Wild Card Predictions from the Just Mets Staff
The Mets open their best-of-three Wild Card Series with the Padres on Friday night at Citi Field
The Mets are set to begin their quest for a third world championship in franchise history when they begin their best-of-three wild card series with the Padres on Friday night at Citi Field.
With the new playoff format and being the fourth seed, the Mets will need to win 13 postseason games in order to be crowned World Champions.
But first, here are the predictions from the Just Mets staff on how this series will go against the Padres this weekend…
Prediction: Mets in two
The Mets are unquestionably the superior team on paper. They were among the best and most consistent teams in baseball the entire season, with only the Dodgers truly demonstrating a higher level of consistency than them.
Losing the division hurts and a lot needs to go right for the Mets starting right now, but they’re starting this journey at home in front of the home crowd so there’s no reason to expect the Mets to falter in this series.
I worry about their struggles against the left side and I fully expect Bob Melvin to exploit that weakness when possible with the easiest chip to play being pretty much using any left-handed reliever to knock Daniel Vogelbach off the chess board in any inning. The Padres also have a strong bullpen and front three in their rotation with Yu Darvish, Blake Snell, and Joe Musgrove leading the way which will be tough to beat.
But in the end, if the Mets are doing their thing and working deep counts and using their contact-centric approach at the plate the way they have for the bulk of the season, they’re going to score enough runs and take care of business in this series, and do so quickly if they continue to fire on all cylinders as they did this past week against Washington, which could afford them an opportunity to reset their rotation back to the dream scenario against the Dodgers next week.
Prediction: Mets in three
On paper, I think the Mets are clearly the better team here. Their rotation is better, their bullpen is better, and even their offense is better. That being said, we are only one week removed from this team wilting in the bright lights against Atlanta.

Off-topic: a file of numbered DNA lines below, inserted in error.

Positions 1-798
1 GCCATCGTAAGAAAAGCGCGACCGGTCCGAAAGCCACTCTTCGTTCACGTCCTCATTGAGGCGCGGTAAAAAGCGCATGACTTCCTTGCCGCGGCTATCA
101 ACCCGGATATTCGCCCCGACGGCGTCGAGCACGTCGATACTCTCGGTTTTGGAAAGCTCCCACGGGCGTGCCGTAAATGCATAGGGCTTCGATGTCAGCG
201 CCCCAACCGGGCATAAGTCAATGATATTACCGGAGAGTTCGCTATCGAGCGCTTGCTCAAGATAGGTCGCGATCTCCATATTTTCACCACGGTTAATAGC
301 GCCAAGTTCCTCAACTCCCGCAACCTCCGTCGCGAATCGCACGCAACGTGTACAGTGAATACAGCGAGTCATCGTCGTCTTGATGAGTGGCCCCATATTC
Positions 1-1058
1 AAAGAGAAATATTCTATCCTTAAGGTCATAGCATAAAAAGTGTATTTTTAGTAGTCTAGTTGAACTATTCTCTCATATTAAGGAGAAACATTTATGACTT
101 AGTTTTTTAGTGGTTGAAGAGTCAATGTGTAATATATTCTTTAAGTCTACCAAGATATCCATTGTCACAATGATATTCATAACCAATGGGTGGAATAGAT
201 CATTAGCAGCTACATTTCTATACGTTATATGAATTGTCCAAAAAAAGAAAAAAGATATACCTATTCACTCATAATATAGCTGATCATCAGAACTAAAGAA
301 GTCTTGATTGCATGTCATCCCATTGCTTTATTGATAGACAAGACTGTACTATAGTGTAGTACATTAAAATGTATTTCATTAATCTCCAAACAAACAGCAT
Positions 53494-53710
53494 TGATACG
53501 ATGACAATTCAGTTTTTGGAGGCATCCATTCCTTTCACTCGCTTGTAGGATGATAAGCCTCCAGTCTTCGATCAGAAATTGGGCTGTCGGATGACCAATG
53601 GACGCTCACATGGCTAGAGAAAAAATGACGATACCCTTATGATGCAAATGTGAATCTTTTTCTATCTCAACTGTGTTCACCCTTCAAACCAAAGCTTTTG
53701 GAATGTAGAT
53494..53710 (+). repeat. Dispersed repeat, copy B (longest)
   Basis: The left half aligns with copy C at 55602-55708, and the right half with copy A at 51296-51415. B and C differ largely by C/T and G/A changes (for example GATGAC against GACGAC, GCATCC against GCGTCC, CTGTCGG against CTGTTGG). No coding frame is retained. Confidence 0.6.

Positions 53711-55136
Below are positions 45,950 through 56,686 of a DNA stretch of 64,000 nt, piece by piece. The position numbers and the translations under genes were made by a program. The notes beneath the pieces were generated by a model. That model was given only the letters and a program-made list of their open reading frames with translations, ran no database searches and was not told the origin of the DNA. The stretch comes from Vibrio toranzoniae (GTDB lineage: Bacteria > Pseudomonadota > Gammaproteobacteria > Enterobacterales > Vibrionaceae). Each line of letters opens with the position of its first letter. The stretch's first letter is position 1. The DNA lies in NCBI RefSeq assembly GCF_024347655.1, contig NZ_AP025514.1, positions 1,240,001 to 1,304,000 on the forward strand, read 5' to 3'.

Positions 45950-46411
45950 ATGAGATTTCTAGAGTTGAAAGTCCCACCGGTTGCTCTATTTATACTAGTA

While this team does has several players and coaches with postseason experience, there are a lot who are diving into this head first. This will be a completely new experience for guys like Pete Alonso, Jeff McNeil, Brandon Nimmo, Edwin Díaz and especially a guy like Francisco Álvarez who had never even appeared in a major league game this time one week ago. Was last weekend’s experience in Atlanta enough to get this team prepared for prime time? Have they have enough time to absorb and learn from that?
I certainly think it will at least help get them ready for the stage and the environment, and Alonso even said as much after last weekend’s sweep calling it a good learning experience. And honestly, I think we’re going to have a pretty good indication early on tonight if the Mets have taken something away from last weekend’s experience, or if they’re still looking a little tight.
That being said, even with a large part of their team entering this foray for the first time and my ever-persistent “Mets trauma,” I still think this team is simply too good to go down this early. While the Padres have quite a bit of talent themselves – their rotation is not remotely shabby themselves and Juan Soto is always capable of wrecking a three-game series – the Mets are just better. No matter what order they pitch them in Max Scherzer, Jacob deGrom and Chris Bassitt is a hell of a gauntlet for any opposing offense to go up against, and I just can’t see that trio getting beat for a second consecutive turn with everything on the line.
This team is going to get it done, even if the series is closer than the records might indicate.
Prediction: Mets in two
There’s a popular expression in sports betting warning about picking with your heart instead of your brain. Too often people can’t get past their loyalty to their team and ignore all the logical and well established reasons why they’re likely to lose.
I’d like to think of my above pick here as the opposite of that theory.
As a diehard Mets fan my heart is still hurting badly from the demoralizing weekend we just suffered through in Atlanta. Made worse as someone who works with family that are passionate Braves fans. Internally I’m conflicted between being as down on the Amazins as I’ve been in a long time and LFGM.
Now, with the way this past weekend went down, and after suffering through so much Mets related PTSD from the Wilpon era, what my heart is inclined to pick is Padres in two.
One if I could.
But my brain is telling me otherwise because any way you slice it, the Mets are the superior team here. The Padres are clearly dangerous, but outside of Manny Machado it’s hard to hand pick any of their offensive players that you could say have had a good year. Juan Soto, Josh Bell, and Brandon Drury have all struggled since coming over at the deadline. Machado and Jake Cronenworth are the only two Friars who have driven in over 60 runs.
For reference—seven Mets have eclipsed that total.
San Diego’s best chance here hangs on their starting pitching, particularly Yu Darvish, who has shut the Mets down twice this season. Both Blake Snell and Joe Musgrove are upper echelon starters as well, but New York beat both of them this year. The Padres bullpen is strong leading up to closer Josh Hader—who has struggled to a 7.31 ERA in 19 games with San Diego.
In the end, you have to trust that the Mets will get big games from their big pitchers—beginning with Max Scherzer on Friday night—and offensively their stars will deliver the way they couldn’t in Atlanta. And with any luck, we’re doing this again in reference to the Dodgers early next week.